The Talking Cure in Everyday Life: Gender, Generations and Friendship
AuthorMcLeod, J; Wright, K
PublisherSAGE PUBLICATIONS LTD
AffiliationMelbourne Graduate School of Education
Document TypeJournal Article
CitationsMcLeod, J. & Wright, K. (2009). The Talking Cure in Everyday Life: Gender, Generations and Friendship. SOCIOLOGY-THE JOURNAL OF THE BRITISH SOCIOLOGICAL ASSOCIATION, 43 (1), pp.122-139. https://doi.org/10.1177/0038038508099101.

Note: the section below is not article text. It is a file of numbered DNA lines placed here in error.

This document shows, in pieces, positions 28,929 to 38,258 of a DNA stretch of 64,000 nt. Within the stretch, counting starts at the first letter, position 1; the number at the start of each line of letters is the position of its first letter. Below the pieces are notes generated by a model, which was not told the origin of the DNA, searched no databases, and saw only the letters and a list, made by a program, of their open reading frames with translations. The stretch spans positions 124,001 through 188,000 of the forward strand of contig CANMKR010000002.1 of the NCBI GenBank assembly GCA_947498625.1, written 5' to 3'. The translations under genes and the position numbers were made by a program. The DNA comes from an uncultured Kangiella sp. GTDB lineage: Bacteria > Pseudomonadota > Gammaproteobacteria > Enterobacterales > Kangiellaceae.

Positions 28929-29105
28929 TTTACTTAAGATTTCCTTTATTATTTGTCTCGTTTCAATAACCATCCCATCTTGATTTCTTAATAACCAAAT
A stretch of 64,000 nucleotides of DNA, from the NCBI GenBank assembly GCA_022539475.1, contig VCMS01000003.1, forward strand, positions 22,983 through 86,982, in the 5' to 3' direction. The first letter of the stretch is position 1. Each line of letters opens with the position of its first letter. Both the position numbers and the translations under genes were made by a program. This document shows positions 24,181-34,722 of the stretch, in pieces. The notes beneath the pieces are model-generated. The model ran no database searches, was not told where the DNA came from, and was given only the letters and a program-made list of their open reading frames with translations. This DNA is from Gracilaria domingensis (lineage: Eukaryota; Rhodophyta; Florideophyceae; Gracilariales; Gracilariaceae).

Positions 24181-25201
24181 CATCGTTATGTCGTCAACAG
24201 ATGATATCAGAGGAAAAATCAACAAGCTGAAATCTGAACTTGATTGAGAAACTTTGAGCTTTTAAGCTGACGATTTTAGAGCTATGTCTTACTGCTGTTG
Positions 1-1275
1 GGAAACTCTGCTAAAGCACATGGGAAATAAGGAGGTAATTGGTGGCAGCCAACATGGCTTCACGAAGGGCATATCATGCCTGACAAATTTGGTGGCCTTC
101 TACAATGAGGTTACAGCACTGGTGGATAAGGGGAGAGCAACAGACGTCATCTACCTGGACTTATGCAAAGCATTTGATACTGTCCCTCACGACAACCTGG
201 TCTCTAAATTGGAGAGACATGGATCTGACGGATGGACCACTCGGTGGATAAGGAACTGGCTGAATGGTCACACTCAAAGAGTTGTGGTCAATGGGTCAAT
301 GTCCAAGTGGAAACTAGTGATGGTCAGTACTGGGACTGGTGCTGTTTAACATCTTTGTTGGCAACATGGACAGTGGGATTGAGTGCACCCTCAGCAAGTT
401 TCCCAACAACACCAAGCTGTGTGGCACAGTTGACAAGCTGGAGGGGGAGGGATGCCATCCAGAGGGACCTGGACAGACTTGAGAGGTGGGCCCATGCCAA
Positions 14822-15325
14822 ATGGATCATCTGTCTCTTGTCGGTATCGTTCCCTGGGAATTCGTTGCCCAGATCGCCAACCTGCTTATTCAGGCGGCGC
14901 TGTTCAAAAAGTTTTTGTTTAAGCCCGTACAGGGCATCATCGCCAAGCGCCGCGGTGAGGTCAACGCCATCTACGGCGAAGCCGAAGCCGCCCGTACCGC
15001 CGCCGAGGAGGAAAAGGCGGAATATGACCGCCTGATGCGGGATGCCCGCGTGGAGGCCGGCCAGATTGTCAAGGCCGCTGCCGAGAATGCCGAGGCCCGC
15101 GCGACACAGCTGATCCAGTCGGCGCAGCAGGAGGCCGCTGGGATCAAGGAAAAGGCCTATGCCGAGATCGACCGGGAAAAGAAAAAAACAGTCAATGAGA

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This article examines the insinuation of therapeutic culture into everyday life from the vantage point of a qualitative cross-generational study of economically marginalized young women and their mothers. Against dominant assessments of therapeutic culture — as representing cultural decline, social regulation or transformation — we draw on interview narratives to analyse its practical and situated effects. We argue that desires for disclosure and open communication are not trivial or narcissistic and instead interpret them as productive emotional strategies for managing difficult circumstances, and for engendering a sense of competence and possibility.Thus a concern with`talkingthings through' is neither ineffectual nor adequately understood as a manifestation of an ahistorical feminine alignment with emotions and interior life. While we do not dismiss regulatory aspects of therapeutic culture, our analysis offers an alternative and empirically based account of the ways cultural imperatives are enacted across generations.
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